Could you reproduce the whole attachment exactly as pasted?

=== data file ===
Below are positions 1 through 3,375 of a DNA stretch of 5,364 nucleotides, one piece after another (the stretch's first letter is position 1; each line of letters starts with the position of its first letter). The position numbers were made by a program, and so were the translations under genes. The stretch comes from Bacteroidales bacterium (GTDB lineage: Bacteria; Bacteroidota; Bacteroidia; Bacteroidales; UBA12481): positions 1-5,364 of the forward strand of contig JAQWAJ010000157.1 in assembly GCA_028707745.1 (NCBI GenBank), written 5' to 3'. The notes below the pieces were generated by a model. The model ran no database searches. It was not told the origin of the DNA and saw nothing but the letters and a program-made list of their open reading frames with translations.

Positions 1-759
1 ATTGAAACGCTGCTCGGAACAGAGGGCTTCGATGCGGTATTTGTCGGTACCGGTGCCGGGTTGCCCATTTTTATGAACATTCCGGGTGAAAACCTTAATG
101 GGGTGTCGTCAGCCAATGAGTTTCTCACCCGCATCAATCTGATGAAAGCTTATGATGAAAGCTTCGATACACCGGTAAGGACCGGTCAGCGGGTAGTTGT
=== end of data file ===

Below are positions 1 through 3,375 of a DNA stretch of 5,364 nucleotides, one piece after another (the stretch's first letter is position 1; each line of letters starts with the position of its first letter). The position numbers were made by a program, and so were the translations under genes. The stretch comes from Bacteroidales bacterium (GTDB lineage: Bacteria; Bacteroidota; Bacteroidia; Bacteroidales; UBA12481): positions 1-5,364 of the forward strand of contig JAQWAJ010000157.1 in assembly GCA_028707745.1 (NCBI GenBank), written 5' to 3'. The notes below the pieces were generated by a model. The model ran no database searches. It was not told the origin of the DNA and saw nothing but the letters and a program-made list of their open reading frames with translations.

Positions 1-759
1 ATTGAAACGCTGCTCGGAACAGAGGGCTTCGATGCGGTATTTGTCGGTACCGGTGCCGGGTTGCCCATTTTTATGAACATTCCGGGTGAAAACCTTAATG
101 GGGTGTCGTCAGCCAATGAGTTTCTCACCCGCATCAATCTGATGAAAGCTTATGATGAAAGCTTCGATACACCGGTAAGGACCGGTCAGCGGGTAGTTGT